No more Taxi Stand for you!
Say goodbye to the taxi stands downtown, late-night party revellers! That is if you haven’t already. After the Guelph Polices Services Board decided to withdraw its support, the city decided to withdraw the signs that were set up at a few locations across the downtown in order to cut down on the noise in surrounding neighbourhoods between the hours of 1 am to 4 am. Now before you blame the police, the police say that you should first look in the mirror to find the guilty party. It seems that taxi drivers were avoiding the taxi stands whenever possible because of the unruly behaviour of those waiting.
“When there is a huge crowd at the stands, people jump into the street and charge towards the approaching cabs and fight with others to get into the cabs,” said the letter to city council. “As a result, neither the cab drivers nor the customers want to go into the taxicab stands as they feel they are not safe.”
The taxi stand project had begun as a one-year pilot in October 2007. Council made the choice to extend the test last July. City staff talked about installing security cameras at the stands to help mitigate bad behaviour, but with just over a month left to go in the project, the city decided to cancel it outright. So what to do? Well, police suggested an expansion of the late night bus service saying that the current late night bus that services the university and south end works well at moving large groups out of downtown. But if you live in one of the other three quadrants of Guelph, you are wholly dependent on cabs, unless you’re sober enough to use your own two feet that is.
“Even with every taxi they have on the road, it takes a couple of hours for the downtown to clear,” the letter continued. “People are forced to hang around waiting on the next available cab, which leads to the disturbances, property damage, garbage strewn about, fouling on public property, a lot of upset store owners in the central business area, and frustrated police officers who have to deal with these same issues every weekend.”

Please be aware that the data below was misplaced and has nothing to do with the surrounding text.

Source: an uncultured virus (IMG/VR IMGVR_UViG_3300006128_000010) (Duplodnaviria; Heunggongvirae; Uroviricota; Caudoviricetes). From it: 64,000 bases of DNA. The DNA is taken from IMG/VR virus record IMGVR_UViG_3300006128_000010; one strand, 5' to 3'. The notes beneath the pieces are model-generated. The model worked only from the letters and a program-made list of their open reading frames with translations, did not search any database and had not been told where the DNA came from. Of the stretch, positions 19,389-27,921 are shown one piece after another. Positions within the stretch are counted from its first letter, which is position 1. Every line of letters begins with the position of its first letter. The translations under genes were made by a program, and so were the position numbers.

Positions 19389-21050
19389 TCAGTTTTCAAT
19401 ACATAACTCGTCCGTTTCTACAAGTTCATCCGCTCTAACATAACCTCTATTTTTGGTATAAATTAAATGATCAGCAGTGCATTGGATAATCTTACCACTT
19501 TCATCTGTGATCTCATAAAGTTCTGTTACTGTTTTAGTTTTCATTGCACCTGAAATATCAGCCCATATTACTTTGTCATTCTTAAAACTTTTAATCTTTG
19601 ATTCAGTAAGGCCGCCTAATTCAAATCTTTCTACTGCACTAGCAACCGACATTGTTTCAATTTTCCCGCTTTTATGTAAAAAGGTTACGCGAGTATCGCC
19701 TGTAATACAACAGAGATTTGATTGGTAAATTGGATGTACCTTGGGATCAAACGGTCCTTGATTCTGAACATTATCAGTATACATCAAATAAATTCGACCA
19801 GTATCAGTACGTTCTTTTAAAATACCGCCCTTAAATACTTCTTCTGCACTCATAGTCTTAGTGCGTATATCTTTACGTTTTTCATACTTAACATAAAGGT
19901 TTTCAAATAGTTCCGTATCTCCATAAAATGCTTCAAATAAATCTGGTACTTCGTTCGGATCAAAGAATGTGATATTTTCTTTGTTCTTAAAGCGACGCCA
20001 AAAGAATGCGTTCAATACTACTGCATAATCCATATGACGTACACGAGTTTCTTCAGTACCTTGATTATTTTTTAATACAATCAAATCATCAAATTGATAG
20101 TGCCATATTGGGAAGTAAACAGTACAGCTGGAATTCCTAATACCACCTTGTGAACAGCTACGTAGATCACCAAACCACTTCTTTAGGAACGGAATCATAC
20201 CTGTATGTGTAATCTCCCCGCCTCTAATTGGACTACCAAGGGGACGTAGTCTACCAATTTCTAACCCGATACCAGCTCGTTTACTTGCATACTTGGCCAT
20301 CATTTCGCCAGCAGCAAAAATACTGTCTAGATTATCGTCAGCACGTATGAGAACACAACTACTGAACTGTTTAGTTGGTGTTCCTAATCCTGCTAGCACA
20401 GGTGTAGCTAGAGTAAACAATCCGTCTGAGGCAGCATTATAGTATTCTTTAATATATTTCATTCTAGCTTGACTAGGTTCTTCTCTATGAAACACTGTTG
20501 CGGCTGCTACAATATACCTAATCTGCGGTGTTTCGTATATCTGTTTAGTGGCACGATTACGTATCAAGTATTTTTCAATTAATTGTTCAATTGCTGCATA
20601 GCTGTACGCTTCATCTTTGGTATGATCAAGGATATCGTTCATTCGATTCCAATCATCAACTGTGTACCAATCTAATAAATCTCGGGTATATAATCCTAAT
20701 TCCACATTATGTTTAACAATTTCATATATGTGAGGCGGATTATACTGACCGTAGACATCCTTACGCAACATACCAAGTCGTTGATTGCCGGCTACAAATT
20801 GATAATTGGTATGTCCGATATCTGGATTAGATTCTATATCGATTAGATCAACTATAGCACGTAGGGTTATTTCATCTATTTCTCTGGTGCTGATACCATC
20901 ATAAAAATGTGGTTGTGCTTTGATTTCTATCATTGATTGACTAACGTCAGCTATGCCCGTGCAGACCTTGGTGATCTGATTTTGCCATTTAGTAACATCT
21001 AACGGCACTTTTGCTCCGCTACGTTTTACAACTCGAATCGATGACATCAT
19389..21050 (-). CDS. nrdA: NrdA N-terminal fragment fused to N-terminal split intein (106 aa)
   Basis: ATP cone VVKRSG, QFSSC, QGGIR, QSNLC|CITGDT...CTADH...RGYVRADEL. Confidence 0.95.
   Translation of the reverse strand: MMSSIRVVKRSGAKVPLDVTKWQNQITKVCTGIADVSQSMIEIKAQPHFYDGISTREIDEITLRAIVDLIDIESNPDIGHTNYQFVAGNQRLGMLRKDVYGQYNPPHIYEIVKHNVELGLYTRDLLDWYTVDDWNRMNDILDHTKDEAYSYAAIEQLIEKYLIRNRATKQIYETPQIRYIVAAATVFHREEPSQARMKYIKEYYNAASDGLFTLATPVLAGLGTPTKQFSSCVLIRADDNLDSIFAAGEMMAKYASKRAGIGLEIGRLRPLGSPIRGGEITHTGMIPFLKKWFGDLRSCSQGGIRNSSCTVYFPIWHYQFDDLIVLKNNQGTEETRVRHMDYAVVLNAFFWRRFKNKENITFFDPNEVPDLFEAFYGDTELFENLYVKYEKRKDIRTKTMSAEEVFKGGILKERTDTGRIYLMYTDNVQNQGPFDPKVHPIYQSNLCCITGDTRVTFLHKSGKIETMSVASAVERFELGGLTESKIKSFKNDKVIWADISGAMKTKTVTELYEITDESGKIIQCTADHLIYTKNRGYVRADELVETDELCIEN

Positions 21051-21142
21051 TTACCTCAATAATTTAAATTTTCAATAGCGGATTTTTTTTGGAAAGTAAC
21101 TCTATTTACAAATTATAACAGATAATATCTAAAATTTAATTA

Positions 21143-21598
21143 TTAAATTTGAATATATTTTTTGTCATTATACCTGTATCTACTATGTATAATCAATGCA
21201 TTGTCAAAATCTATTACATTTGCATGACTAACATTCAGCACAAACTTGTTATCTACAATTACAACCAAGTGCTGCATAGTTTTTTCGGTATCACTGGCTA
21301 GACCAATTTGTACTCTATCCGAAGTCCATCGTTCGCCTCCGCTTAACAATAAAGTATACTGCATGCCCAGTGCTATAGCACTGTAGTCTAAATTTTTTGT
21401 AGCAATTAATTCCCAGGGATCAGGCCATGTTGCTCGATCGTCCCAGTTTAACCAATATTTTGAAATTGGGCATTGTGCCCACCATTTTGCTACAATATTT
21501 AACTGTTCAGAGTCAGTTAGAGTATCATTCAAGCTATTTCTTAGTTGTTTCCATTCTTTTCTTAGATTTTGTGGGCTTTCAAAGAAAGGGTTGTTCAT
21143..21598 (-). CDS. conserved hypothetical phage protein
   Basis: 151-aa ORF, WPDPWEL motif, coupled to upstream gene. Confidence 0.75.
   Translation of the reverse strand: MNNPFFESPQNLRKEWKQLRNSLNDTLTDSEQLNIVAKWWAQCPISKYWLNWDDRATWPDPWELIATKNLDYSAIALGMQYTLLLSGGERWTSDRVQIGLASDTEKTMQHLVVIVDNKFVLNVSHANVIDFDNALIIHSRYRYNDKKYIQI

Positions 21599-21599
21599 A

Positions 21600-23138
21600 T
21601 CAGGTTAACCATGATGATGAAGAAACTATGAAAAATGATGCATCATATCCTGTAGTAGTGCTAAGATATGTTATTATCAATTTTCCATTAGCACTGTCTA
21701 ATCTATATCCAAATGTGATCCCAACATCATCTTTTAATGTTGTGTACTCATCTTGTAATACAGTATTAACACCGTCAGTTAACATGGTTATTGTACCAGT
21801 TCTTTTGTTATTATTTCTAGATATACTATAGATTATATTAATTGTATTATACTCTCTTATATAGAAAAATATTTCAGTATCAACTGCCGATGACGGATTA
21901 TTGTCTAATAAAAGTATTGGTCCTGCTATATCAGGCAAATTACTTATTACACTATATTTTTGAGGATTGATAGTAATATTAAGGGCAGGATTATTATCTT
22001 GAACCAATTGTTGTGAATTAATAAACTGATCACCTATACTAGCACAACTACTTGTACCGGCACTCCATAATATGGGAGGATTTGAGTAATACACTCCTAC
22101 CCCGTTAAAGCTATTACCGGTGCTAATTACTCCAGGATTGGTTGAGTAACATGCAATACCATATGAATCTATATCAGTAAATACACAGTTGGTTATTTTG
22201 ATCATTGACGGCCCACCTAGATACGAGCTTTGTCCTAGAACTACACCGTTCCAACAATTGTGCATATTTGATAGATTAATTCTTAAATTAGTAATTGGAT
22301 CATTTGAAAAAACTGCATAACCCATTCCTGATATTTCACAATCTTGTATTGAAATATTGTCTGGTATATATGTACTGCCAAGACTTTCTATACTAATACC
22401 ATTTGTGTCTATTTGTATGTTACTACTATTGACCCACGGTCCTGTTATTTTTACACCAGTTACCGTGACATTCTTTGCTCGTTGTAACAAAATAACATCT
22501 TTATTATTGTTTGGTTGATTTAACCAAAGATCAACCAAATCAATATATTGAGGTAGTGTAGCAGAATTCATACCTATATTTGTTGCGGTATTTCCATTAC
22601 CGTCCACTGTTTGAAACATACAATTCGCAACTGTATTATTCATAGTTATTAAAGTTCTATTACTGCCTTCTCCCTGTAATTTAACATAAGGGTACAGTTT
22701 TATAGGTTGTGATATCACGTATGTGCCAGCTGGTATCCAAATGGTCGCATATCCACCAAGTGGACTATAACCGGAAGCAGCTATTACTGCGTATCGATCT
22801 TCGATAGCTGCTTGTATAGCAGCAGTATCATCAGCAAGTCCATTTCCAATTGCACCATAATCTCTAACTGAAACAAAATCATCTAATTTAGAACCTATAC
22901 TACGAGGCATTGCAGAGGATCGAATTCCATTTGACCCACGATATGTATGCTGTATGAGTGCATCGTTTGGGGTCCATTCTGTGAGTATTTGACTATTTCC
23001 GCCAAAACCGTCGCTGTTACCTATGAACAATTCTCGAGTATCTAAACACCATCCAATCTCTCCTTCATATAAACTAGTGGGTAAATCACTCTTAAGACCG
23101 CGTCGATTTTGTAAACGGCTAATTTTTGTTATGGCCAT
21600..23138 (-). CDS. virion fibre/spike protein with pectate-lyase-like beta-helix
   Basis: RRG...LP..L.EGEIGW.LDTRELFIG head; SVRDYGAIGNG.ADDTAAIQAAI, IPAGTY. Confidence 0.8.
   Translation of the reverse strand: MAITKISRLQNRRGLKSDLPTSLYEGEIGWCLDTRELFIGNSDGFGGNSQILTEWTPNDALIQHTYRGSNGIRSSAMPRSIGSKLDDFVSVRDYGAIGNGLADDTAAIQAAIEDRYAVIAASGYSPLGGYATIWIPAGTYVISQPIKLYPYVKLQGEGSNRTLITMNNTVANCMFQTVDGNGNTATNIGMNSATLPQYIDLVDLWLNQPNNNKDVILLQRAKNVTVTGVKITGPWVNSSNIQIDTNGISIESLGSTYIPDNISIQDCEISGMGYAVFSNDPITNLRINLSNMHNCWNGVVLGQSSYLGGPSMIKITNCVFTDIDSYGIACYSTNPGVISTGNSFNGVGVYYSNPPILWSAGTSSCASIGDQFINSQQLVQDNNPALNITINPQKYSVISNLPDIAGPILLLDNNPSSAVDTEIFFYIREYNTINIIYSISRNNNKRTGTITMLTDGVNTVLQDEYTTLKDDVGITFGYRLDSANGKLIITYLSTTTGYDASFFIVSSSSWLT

Guelph Transit will examine the case for expanding its late-night bus service as part of 2010 city budget deliberations, a staff report said.
Ask the Experts
The Guelph Civic League is weighing in on the debate surrounding the Hanlon Creek Business Park by hosting a forum asking “What's At Stake?” at Norfolk United Church tonight at 7 pm. A panel made up of citizens groups, city staff, councillors and stakeholders will discuss the issues surrounding the development of the site in the city’s south end. Amongst the scheduled speakers are Judy Martin (Sierra Club Canada and Guelph Urban Forest Friends), James Gordon (Wellington Water Watchers), Matt Soltys (Land Is More Important Than Sprawl), Councillor Lise Burcher (Chair of Community Design and Environmental Services Committee, City of Guelph), Peter Cartwright (General Manager of Economic Development and Tourism, City of Guelph), and Lloyd Longfield (Guelph Chamber of Commerce).
The city advises patients over the next couple of weeks as departments and services move from the present locations and into the new Civic Administration Building. The move began on March 17 and will wrap on April 3 when the Mayor and Chief Administrative Officer’s offices are transferred to their new digs. For a complete schedule of the move and what departments are affected when, see the City of Guelph website at http://guelph.ca/newsroom_display.cfm?itemID=77187